For the tri-partisan groups of Legislators working hard on housing reform, we are dismayed the committee will not take a look at S.311 and pass it out of their committee by crossover. Thus, killing the momentum behind reform. They will debate they are still looking at housing reform by cherry-picking small items out of S.311 and attaching them to a housing bill coming out of the sister committee in the House that actually expands Act 250’s jurisdiction to cover nearly 90% of the state - the direct opposite of H.719 and S.311. 

Many in Montpelier believe the way out of the housing crisis is raising taxes and spending more money. On that, Ashley stated it best in her committee on February 29th when General & Housing debated $200 million in spending.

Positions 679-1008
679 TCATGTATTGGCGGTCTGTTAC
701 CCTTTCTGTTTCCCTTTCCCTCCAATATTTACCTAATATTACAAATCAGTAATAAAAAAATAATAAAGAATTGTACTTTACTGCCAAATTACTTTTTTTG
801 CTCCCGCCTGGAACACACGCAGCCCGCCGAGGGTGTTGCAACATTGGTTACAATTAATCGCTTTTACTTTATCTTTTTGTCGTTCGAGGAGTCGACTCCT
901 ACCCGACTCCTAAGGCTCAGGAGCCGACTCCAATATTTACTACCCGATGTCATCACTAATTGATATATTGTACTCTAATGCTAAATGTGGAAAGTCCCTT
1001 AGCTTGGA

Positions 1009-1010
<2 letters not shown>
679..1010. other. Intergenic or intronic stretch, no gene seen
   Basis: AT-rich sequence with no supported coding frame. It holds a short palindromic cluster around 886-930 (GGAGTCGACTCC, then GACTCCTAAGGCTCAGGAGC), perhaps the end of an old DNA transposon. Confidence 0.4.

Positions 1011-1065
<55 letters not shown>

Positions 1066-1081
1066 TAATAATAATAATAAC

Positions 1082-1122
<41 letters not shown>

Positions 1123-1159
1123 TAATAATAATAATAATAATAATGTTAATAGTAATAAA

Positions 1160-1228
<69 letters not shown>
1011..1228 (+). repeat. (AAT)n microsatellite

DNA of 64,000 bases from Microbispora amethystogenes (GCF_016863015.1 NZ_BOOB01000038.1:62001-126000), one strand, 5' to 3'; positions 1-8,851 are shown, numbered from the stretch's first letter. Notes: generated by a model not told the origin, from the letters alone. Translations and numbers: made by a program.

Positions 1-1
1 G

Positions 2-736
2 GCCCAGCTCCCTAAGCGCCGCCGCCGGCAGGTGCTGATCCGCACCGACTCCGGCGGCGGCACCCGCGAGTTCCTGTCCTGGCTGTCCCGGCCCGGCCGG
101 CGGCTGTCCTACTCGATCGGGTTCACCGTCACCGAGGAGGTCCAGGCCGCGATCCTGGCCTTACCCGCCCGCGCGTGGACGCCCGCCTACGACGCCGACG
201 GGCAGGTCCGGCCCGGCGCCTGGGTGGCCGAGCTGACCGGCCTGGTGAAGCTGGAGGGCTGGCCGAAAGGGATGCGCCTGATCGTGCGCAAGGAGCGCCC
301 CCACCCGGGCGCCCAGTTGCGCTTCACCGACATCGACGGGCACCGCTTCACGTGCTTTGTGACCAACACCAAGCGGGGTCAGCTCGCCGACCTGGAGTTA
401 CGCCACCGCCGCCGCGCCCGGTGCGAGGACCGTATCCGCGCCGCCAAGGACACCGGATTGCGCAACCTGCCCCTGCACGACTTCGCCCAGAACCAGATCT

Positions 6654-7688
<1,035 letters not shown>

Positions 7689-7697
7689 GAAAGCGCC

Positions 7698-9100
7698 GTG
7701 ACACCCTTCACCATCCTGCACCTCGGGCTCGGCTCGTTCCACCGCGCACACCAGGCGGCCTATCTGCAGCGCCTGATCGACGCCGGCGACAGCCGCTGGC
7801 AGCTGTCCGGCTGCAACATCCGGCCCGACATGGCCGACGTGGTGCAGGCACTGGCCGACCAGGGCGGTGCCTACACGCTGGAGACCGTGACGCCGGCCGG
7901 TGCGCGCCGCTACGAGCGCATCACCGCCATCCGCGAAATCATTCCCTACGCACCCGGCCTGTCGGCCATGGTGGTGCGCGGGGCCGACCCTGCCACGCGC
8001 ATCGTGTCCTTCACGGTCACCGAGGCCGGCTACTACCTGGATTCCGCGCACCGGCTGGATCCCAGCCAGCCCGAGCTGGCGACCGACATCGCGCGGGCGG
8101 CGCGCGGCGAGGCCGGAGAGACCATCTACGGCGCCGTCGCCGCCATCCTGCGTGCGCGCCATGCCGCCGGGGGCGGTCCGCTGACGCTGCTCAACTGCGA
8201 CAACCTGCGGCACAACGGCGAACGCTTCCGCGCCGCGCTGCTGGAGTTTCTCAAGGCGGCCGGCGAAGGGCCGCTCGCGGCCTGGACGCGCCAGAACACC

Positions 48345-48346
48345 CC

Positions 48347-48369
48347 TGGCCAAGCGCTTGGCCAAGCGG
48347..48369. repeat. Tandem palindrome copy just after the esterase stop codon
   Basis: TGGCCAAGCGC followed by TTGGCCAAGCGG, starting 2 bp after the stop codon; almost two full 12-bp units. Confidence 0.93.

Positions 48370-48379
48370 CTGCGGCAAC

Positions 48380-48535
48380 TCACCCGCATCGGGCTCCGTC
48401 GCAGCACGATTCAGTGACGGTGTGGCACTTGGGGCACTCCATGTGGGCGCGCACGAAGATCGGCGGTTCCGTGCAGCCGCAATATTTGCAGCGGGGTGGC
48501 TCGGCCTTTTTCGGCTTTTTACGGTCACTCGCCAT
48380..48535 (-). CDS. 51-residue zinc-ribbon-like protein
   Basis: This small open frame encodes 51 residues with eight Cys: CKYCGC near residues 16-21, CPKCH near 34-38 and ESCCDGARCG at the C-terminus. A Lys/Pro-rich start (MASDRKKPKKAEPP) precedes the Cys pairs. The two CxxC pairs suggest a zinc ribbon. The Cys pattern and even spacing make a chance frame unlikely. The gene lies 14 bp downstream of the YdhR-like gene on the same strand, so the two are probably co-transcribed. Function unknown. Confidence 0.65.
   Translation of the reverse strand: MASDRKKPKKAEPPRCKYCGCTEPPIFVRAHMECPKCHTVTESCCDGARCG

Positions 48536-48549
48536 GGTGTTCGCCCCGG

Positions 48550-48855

“...Money doesn’t solve everything. I don’t think money is going to solve our housing crisis and I think without Act 250 jurisdictional reform, this bill is going to be absolutely inconsequential. I think it’s ridiculous that our jurisdiction (General & Housing) is not Act250 because it’s about housing, it’s about land use. And where do you put houses? On the land. We said last year, you can’t build houses in the sky. So while the policy of this bill is fantastic, it’s well intentioned, it will quite literally be inconsequential after it makes it through Approps. We don’t have the money. We have had Representative Bluemle in here telling us we don’t have the money. Appropriations has continued to tell us we don’t have the money. So why are we spending our time presenting a bill that has close to 200 million dollars in it, without any substantial housing reform? Right now, an actual housing bill is stuck on another wall in a different committee. And I don’t know about you guys but my constituents sent me here so I had a say. So I could bring their voices to Montpelier. And I feel like an utter failure knowing that this bill that we are putting forward and it’s all about money, when we don't have money, and again I think it’s going to be regressive. I think it’s going to hurt the most vulnerable of Vermonters. Because the only way to raise revenue right now is through taxation. And I just cannot support that and it kills me because we are in a housing crisis. We have Vermonters who do not have homes, who are struggling for their most basic needs, but this is not the solution.”